What is Implantation Bleeding?

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  • Written By: Dee S.
  • Edited By: Jenn Walker
  • Last Modified Date: 16 February 2020
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Implantation bleeding is light bleeding or spotting before or near the time that a woman would expect her normal menstrual cycle. In general, a woman experiences implantation bleeding when the egg and sperm meet and then attach to the wall of the uterus. Because the uterine wall is rich with blood, drops of blood often leak from the vagina when the fertilized egg attaches to it. At that point, the woman may notice the spotting and may be able to conclude that it is bleeding from egg implantation. Alternatively, if the egg does not meet a viable sperm, it will be flushed out of the body during the normal menstrual cycle.

A woman can expect this kind of bleeding for five to ten days after the time of conception. Many women initially believe that it is the start of their cycle, but when the bleeding never progresses beyond a light spotting, they discover they are pregnant. When this type of bleeding occurs, the blood will typically be a dark red, brown, or even black color because the blood is dry by the time it exits the body; there have been some reports, however, of pink spotting as well.


If a woman experiences light spotting or bleeding, it may be the first sign that she is pregnant. There are several types of home pregnancy test kits designed to inform a woman, even several days before the expected start of her period, whether or not she is pregnant. The home pregnancy test kits work by detecting human chorionic gonadotropin, a hormone released by the placenta after the fertilized egg implants in the wall of the uterus. Other symptoms of pregnancy that may accompany this condition include minor cramping and a slight rise in body temperature. In addition, a pregnant woman may experience nausea, tender breasts, fatigue, frequent urination, and an increased awareness to odor.

Although many women become alarmed if they bleed early in their pregnancy, implantation bleeding should not cause concern. It is completely normal and will only last one or two days. There are other causes of bleeding in early pregnancy, such as hormonal changes, miscarriage, ectopic pregnancy, and molar pregnancy. Some of these can be fatal to the fetus, while others, such as hormonal changes, are harmless. Although complications are infrequent, if a woman experiences implantation bleeding and more severe pain, a doctor should be consulted. Pain or increased bleeding after implantation may be signs of an ectopic pregnancy or miscarriage.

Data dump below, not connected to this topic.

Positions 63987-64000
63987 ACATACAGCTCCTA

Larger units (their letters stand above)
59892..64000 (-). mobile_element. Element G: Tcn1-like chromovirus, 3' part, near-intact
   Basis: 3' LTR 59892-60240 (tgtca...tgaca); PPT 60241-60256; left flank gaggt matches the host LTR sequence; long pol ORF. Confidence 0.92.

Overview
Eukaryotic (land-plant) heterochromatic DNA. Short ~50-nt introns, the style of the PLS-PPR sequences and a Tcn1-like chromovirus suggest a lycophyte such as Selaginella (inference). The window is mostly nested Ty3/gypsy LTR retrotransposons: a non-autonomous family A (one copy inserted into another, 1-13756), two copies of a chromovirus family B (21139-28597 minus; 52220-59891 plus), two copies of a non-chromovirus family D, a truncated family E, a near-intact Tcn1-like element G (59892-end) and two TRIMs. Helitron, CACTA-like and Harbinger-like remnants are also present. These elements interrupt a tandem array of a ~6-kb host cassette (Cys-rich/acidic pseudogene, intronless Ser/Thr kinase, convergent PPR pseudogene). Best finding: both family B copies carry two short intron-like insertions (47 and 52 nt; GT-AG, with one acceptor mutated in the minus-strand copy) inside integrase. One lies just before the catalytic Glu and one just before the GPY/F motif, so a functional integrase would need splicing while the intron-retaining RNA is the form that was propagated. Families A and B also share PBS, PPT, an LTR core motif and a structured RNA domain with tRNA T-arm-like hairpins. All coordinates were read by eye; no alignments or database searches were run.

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Post 8

I just had light pink spotting two days ago and nothing since, but today I noticed a brown discharge. I never had any of these signs with my three other pregnancies. I'm going to give it two weeks and take a test.

Post 7

My cycle is usually 34 days long. Two days ago, on the 31st day of my cycle, I had brown spots and no bleeding after that spotting. What is this? I've been on clomid for four months.

Post 6

Please help me on this. I'm planning for a pregnancy. My last period was in mid June and a normal cycle for five days. After that I had unprotected sex in an effort to conceive. Now for the past week, every other day, I have a little blood spot on my garments, but no period comes. I always feel like my period is coming because some liquid has come every time. I always have a 28-30 day cycle.

Now it's mid July I haven't had a period. So it this a pregnancy sign? When should I go test?

Post 3

@MrsWinslow - Absolutely not! Actually, only a minority of women experience implantation bleeding. I did with my first baby, but not with my second. With my first, it was about two days of light spotting starting nine days after I ovulated. Then nothing with the second - I actually was surprised to find out I was pregnant because I had had the implantation bleeding last pregnancy.

I think women who are "fooled" by implantation bleeding, thinking it's their period, are those who have always had light, irregular cycles. And who maybe have a little denial going on!

You don't say whether you've been tracking your cycles and ovulation. If you are more than 17 days past ovulation and have not

gotten your period, you are almost certainly pregnant. But if you don't know when you ovulated, especially if your cycles are not always regular, than there's a chance that you simply ovulated late and your period will arrive shortly.

It sounds like you are hoping for a "yes" from the way you worded your question, so I will cross my fingers for you!

Post 2

My period is late, but I have not noticed any bleeding of any kind; no implantation bleeding or ovulation bleeding. Does that mean that I can't be pregnant?

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